A View from the CT Foxhole: Brigadier General Rose Keravuori, Deputy Director of Intelligence, United States Africa Command.

AuthorDodwell, Brian

CTC: With the shift away from the traditional battlegrounds in Iraq and Afghanistan, it's been a popular refrain to label Africa as the new epicenter for global jihadi terrorism. Would you agree with that characterization? More broadly, how would you frame the current jihadi threat in Africa?

Keravuori: I would absolutely agree. For al-Qa'ida and ISIS, the most operationally active and financially lucrative affiliates are on the African continent. There are probably many reasons for this. Certainly the economic issues in some of these countries lend themselves to individuals being radicalized more easily, but also there are social as well as ethnic differences in [certain] countries that radicalize a sub-ethnic group, which allows, again, for their easier radicalization.

What we're seeing on the African continent are IS and AQ affiliates metastasizing. In the west, ISIS-West Africa is a viable entity that has grown in Nigeria and the Lake Chad Basin. In Mali, Niger, and Burkina Faso, JNIM--an al-Qa'ida affiliate--is alive and well and has grown exponentially, so much so that the littoral countries of Ghana, Togo, and Benin view it as an existential threat. In the east, al-Shabaab continues to vie for space and competes with the Federal Government of Somalia to provide governance and be a viable alternative. Lastly, I would say ISIS-DRC and the ISIS cells that we see throughout several countries in central and southern Africa are looking to grow. These groups are alive and well.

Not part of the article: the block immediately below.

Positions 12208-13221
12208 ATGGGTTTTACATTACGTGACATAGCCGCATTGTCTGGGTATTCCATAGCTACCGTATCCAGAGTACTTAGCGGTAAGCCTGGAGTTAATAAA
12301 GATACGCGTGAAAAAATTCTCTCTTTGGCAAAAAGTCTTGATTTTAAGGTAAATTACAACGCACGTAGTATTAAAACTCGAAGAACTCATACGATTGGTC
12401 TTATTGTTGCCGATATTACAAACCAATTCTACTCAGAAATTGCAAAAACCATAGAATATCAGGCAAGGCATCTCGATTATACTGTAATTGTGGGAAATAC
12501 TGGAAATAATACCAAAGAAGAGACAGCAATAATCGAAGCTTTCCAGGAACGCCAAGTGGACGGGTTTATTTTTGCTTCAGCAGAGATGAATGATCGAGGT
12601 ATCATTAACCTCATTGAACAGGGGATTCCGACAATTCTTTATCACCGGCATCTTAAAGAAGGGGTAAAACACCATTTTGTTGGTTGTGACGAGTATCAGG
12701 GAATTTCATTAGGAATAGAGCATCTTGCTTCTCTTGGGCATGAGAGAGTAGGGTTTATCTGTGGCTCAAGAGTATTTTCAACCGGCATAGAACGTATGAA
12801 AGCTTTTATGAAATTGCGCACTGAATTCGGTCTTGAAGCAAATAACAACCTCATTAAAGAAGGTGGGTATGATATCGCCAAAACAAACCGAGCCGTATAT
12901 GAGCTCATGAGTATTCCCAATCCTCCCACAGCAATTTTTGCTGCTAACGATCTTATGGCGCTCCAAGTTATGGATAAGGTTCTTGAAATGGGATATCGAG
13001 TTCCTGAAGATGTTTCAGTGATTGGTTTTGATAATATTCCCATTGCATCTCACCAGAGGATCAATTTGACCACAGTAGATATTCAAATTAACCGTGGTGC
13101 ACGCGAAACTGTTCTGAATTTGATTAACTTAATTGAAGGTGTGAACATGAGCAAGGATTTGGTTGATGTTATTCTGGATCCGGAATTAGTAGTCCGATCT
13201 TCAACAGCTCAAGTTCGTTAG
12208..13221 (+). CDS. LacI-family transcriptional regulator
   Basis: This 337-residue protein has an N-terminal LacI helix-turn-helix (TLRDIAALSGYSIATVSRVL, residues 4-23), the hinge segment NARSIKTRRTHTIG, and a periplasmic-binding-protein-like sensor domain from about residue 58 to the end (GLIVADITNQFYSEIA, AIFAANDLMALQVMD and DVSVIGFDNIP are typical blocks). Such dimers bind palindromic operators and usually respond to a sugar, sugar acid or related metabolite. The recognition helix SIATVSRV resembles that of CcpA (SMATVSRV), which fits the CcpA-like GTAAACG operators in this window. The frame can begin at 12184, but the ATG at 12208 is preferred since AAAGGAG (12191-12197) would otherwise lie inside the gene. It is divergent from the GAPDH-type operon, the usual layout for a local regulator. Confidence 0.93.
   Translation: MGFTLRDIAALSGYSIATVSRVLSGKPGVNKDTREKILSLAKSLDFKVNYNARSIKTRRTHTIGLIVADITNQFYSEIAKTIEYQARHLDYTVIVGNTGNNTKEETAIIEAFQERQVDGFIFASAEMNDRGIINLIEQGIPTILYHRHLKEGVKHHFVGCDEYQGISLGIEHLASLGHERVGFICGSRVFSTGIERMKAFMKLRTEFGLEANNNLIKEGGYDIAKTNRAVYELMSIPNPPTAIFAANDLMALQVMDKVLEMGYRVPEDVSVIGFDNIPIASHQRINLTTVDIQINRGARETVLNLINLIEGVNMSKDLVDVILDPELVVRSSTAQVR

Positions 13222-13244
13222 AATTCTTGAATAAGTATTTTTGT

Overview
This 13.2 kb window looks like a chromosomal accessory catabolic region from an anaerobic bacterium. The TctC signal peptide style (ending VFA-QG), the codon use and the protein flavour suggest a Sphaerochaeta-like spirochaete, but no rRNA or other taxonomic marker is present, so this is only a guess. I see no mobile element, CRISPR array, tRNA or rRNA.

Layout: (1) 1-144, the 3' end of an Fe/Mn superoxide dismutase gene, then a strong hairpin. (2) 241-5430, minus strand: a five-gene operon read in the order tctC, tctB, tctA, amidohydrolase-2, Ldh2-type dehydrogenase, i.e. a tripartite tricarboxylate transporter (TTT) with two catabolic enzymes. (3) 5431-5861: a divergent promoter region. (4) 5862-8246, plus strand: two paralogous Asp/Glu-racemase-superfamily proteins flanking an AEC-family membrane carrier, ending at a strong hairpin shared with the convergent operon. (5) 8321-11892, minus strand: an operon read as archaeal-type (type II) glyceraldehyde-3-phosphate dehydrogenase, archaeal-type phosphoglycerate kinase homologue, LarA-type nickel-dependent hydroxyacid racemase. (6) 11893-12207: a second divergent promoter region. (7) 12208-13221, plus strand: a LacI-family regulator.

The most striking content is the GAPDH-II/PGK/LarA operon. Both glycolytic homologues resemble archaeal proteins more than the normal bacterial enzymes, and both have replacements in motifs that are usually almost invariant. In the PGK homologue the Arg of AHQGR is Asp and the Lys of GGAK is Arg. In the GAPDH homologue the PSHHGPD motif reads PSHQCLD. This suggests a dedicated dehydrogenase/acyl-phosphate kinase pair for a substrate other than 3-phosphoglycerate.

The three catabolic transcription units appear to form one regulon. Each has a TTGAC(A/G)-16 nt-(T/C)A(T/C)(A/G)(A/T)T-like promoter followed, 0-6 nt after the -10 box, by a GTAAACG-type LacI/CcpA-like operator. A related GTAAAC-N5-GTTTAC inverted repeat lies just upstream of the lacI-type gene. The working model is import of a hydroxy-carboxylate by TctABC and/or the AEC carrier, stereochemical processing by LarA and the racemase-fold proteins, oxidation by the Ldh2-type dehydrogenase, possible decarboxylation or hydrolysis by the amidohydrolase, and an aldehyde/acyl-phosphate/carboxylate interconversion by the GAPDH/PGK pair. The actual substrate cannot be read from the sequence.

CTC: Speaking of ISIS, as we've seen the number of affiliates expand over the last couple of years and spread geographically, a lot of these are based on historical, local groups with local objectives and grievances. How have you seen their transition to ISIS affiliates/provinces? Is there still a focus on that localized nature, or do they take on more of the regional or globalized outlook of ISIS writ large?

Keravuori: That's an interesting question. I think the ISIS regional nodes and core have done a lot of marketing to build their franchise. And so what we've seen--whether it's ISIS-Mozambique, ISIS-DRC, ISIS-Somalia--are locations that had their own problems and lent themselves, as I mentioned earlier, to radicalization of personnel that joined the group. But then the instruction, the money, the direction that they're getting from the regional nodes means that they are moving towards the desires of ISIS Core. So we're definitely seeing the hand of what I would call C2--command and control--of what these nodes are doing and really exploiting regional grievances by offering help. Unfortunately, they are having a lot of success with franchising.

CTC: There's been some discussion and debate about the level of ISIS Core engagement with these localized franchises. It sounds like you're characterizing it as a growing level of engagement. Would that be accurate? And do you think, from a command and control perspective, that ISIS will expand its level of control?